Paragon surveyed 3,500 medical imaging professionals about their top reasons for attending RSNA 2018. Respondents included radiologists, radiology administrators, radiologic technologists, healthcare executives, and IT professionals.
Attending scientific sessions and obtaining CME credit was cited as the top reason for attending RSNA, followed closely by visiting the technical exhibits. Farther down were social and networking opportunities.
|Reasons for attending RSNA 2018
|Attend sessions/obtain CME credit
|Visit technical exhibits
In other major trends, respondents indicated that despite the prominence of AI at RSNA 2017, big iron remains a big draw. In all, 30% of respondents said they were actively shopping for new modalities, especially MRI and ultrasound scanners. In terms of scientific topics, respondents were interested in dose management and imaging workflow.
Another major trend was equipment optimization rather than replacement, according to the Paragon survey. In total, 21% of respondents said they were actively shopping for analytics and business intelligence software, while 20% were looking for artificial intelligence applications.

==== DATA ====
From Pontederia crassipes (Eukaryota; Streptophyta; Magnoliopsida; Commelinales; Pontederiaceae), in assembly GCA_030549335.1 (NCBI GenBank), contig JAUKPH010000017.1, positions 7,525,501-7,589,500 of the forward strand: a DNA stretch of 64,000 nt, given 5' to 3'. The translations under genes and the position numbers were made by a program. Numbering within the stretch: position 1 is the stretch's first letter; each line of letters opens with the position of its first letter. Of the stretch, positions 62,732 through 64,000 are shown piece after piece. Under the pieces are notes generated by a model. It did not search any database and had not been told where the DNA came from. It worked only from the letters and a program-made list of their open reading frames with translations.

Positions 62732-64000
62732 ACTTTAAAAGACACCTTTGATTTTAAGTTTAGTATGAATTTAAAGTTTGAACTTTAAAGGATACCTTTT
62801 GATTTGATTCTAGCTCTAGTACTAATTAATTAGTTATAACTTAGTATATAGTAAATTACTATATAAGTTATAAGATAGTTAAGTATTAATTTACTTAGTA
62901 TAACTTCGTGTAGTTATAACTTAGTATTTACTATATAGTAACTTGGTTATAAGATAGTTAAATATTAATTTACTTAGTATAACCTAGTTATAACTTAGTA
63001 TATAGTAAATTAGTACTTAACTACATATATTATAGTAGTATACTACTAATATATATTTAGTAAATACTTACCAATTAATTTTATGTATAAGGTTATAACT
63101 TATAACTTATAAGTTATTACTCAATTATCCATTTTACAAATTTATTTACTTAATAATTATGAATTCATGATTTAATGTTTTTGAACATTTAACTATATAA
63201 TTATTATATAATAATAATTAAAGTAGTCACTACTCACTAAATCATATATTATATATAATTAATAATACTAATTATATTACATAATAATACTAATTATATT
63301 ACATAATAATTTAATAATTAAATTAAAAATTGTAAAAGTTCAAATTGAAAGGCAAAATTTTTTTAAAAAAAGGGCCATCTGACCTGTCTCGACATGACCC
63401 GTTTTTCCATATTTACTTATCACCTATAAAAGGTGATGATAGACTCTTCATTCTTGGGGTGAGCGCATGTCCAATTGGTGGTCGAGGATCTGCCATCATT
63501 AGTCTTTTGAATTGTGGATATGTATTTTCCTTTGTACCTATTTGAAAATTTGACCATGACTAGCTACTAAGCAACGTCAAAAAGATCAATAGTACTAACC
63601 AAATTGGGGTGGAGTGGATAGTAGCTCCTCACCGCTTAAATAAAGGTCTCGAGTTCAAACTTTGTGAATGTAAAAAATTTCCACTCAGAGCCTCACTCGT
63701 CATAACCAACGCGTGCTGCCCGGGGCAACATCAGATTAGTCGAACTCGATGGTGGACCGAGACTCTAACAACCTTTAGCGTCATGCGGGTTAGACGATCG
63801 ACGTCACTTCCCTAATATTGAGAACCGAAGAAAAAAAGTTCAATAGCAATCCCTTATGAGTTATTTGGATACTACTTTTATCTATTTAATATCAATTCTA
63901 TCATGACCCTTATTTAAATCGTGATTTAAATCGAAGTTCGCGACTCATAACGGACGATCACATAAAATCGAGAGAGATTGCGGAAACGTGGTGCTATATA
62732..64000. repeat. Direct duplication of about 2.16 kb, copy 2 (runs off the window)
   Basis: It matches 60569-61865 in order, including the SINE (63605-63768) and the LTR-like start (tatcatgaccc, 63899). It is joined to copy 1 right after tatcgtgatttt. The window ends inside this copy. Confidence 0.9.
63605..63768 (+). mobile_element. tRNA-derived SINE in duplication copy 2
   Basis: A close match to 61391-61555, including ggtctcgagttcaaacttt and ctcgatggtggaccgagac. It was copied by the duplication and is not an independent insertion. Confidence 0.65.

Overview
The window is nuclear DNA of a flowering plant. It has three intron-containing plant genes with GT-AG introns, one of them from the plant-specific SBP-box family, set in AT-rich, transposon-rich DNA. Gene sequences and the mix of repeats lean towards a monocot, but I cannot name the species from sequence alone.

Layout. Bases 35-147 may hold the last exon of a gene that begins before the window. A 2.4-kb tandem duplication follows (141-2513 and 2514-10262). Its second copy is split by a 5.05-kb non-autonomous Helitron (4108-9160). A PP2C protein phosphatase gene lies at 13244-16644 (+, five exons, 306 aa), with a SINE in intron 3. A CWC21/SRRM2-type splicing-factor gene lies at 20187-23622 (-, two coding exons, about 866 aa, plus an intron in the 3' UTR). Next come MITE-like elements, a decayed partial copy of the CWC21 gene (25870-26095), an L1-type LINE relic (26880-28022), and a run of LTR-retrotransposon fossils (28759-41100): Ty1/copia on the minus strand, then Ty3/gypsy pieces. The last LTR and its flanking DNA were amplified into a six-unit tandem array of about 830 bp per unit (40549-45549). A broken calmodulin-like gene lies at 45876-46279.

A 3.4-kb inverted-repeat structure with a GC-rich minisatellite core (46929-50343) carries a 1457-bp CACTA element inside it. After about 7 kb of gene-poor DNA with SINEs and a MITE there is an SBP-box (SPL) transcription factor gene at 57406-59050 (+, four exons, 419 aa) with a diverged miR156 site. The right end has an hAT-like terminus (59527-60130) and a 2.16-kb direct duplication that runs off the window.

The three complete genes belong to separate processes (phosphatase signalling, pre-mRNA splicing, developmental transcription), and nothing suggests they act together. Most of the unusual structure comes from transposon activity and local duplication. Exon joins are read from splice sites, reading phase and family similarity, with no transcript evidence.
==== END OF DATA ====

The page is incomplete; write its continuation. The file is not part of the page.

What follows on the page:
With respect to AI, most respondents said they hoped the technology would help them optimize workflow, improve efficiency and accuracy, and increase satisfaction scores for patients and healthcare providers. Few were able to offer specific examples of use cases where they thought AI could offer benefits -- an indication that AI is still in its infancy, according to Paragon.
Meanwhile, interest in enterprise imaging and PACS has dropped precipitously compared with previous meetings, with fewer than 9% of respondents saying they were actively shopping for these technologies -- a big turnaround from previous RSNA meetings.
"Combined, these statistics highlight a strong shift toward optimization of existing systems and workflows and away from large-scale system replacements, and a demand for evidence-based decision-making for both clinical and operational roles," Paragon said.
Cloud-hosted systems also scored low, with only 7% of respondents saying they were actively shopping for cloud-based technology. Paragon called the result "surprising," given pressure on healthcare providers to improve efficiency and reduce costs. The firm attributed the result to confusion about different capabilities and pricing models of cloud-hosted solutions.
Other sleeper technologies at RSNA 2018 could include blockchain data encryption technology, as well as the potential for healthcare-related use of consumer wearables such as the Apple Watch.
"The trends identified for RSNA 2018 reinforce that the industry's top priorities continue to be measurably improving the quality, scalability, and cost of care," Paragon concluded.
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